JACKSON — Mississippi legislators are making decisions that could affect people’s wallets and change some of their leisure activities.
Teachers could get a pay raise. Senate Bill 2001 would give $1,000 to most teachers and $1,100 to newer ones as a way to bump up the base pay. The bill has passed the Senate and has moved to the House for more work. Republican Gov. Tate Reeves said during his State of the State address that he will sign any teacher pay raise bill that lands on his desk.
Another proposal to make teaching more attractive is a college loan repayment program. Under Senate Bill 2305, the state would pay off part of the student loan for any person who teaches up to three years in a Mississippi public school, with higher payments made to those teaching in areas with critical needs. The bill has passed the Senate and moves to the House.
It’s been 21 years since Mississippi increased cash assistance payments through Temporary Assistance for Needy Families. The current welfare payments are $146 for a family of two, $170 for a family of three and $194 for a family of four. Senate Bill 2759 would give a $90 a month increase to each category, based on a recommendation from Mississippi Department of Human Services director Bob Anderson.
“These are the poorest of the poor in our state,” Republican Sen. Joey Fillingane of Sumrall said during a Senate debate Thursday.
Fillingane described the $90 a month increase as a “modest but reasonable amount that Mississippi could afford.” He said the state usually has about 2,500 to 3,000 families who qualify for TANF; it’s closer to about 3,000 now.
Fillingane said the increase would cost about $2.8 million a year, and all of that would be federal money.
Republican Sen. Melanie Sojourner of Natchez said during the debate: “Of course, those are all our dollars.”
Sojourner was one of nine senators, all Republicans, who voted against the increase.
Republican Sen. David Parker of Olive Branch, who voted for the bill, said: “An increase can definitely help in this situation.”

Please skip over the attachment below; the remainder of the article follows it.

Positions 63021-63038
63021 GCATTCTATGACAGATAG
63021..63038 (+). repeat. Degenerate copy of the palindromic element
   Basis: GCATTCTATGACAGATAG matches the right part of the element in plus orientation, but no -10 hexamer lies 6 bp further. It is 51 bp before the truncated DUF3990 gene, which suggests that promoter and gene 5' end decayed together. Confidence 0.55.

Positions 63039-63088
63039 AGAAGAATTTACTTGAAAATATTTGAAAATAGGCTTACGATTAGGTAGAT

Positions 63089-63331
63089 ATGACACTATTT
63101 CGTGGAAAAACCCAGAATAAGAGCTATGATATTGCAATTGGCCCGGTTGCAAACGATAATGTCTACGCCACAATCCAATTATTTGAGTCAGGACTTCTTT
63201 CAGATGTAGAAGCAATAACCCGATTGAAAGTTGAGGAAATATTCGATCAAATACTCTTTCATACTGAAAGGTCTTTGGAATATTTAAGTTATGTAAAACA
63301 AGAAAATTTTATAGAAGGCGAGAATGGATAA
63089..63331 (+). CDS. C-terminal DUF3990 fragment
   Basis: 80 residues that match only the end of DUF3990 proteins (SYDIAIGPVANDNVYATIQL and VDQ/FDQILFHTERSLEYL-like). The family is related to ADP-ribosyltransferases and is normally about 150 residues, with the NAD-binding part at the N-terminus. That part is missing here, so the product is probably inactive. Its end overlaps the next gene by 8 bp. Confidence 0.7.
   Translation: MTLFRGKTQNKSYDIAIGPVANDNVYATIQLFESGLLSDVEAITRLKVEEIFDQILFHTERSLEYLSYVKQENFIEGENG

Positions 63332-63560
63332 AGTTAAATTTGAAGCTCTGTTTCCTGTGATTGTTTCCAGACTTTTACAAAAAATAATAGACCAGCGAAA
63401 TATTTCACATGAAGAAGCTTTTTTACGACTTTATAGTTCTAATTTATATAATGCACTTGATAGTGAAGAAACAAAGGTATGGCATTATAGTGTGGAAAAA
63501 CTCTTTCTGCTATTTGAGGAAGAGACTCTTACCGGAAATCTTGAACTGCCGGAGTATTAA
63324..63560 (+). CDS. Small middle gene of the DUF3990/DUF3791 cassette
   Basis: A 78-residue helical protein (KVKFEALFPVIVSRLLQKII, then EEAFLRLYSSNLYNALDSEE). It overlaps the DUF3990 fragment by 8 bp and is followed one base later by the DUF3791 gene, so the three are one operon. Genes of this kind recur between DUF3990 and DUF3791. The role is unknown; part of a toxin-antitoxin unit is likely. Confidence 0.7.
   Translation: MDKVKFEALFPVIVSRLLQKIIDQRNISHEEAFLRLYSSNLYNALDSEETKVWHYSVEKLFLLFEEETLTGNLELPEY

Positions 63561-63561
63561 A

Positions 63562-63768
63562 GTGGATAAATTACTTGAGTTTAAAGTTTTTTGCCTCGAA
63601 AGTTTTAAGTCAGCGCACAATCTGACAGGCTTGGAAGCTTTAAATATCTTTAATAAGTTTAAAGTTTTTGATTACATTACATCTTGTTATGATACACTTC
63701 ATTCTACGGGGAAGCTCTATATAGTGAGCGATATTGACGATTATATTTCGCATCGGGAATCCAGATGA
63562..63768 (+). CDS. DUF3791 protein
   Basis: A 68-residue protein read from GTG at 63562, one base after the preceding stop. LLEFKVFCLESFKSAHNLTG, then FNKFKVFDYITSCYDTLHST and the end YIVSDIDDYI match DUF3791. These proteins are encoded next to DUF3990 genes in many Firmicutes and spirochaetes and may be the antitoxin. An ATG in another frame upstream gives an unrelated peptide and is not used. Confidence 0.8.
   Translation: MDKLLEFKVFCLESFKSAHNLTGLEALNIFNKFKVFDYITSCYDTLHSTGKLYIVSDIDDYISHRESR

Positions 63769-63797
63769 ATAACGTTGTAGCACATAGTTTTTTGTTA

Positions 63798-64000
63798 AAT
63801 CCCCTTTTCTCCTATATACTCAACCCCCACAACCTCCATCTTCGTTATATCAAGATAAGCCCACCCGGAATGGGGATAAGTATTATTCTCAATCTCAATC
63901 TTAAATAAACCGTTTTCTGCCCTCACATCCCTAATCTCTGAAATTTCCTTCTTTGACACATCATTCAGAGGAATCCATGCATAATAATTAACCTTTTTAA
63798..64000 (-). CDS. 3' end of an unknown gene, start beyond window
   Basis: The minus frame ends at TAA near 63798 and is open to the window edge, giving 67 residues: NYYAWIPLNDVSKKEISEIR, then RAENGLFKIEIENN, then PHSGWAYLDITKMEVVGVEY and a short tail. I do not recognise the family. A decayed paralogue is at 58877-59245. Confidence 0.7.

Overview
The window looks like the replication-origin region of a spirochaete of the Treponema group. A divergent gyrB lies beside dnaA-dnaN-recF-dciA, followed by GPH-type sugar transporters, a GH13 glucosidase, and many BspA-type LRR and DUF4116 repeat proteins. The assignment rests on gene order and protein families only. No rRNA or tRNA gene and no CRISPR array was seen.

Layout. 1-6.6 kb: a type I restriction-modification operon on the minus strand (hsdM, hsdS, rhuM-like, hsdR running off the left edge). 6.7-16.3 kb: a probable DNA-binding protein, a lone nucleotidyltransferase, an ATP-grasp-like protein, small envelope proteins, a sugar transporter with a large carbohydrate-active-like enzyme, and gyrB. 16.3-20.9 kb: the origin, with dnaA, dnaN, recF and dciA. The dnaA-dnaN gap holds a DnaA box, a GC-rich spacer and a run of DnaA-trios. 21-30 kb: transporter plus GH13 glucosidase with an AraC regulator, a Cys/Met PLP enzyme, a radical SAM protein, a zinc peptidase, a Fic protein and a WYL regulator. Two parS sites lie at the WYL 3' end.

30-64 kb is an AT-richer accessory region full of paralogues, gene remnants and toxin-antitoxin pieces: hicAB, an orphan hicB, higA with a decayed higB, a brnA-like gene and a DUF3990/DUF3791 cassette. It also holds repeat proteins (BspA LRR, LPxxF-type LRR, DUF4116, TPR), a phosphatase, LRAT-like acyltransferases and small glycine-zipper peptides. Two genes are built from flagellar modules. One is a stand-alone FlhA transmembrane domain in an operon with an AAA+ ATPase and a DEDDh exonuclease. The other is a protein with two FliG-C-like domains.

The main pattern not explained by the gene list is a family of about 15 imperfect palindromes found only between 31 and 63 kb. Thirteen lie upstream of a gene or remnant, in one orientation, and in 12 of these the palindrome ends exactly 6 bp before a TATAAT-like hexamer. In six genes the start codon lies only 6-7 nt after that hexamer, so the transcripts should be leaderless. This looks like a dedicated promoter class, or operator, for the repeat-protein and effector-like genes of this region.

The bill moves to the House for more work.
One of the bills that could affect leisure activities is Senate Bill 2787. It would eliminate the need for a passenger in a boat to be an observer when one person is driving the boat and another is skiing behind it. The bill says the boat driver could use a rearview mirror to observe the skier. Sojourner said some other states already have similar laws. The bill passed the Senate but was held for the possibility of more debate.
House Bill 1288 would allow charter boat operators to sell alcohol to passengers on board – something that legislators are calling “booze cruises.” This would be limited to boats that carry at least 49 passengers and that operate in the waters off the three coastal counties. The bill has passed the House and moves to the Senate.
Running low on merlot? Don’t want to bundle up to buy bourbon? House Bill 1135 and Senate Bill 2804 would allow for home delivery of beer, wine and liquor. Each chamber has passed its own bill. They must eventually agree on a single bill to send to the governor. Among those backing the proposal for alcohol delivery is the grocery delivery service Shipt, according to an attorney who spoke to a Senate committee.
Two bills that are awaiting consideration – House Bill 1030 and Senate Bill 2313 – would allow college athletes to be compensated for their own name, image and likeness. That would affect fans’ leisure activities, and the athletes’ wallets.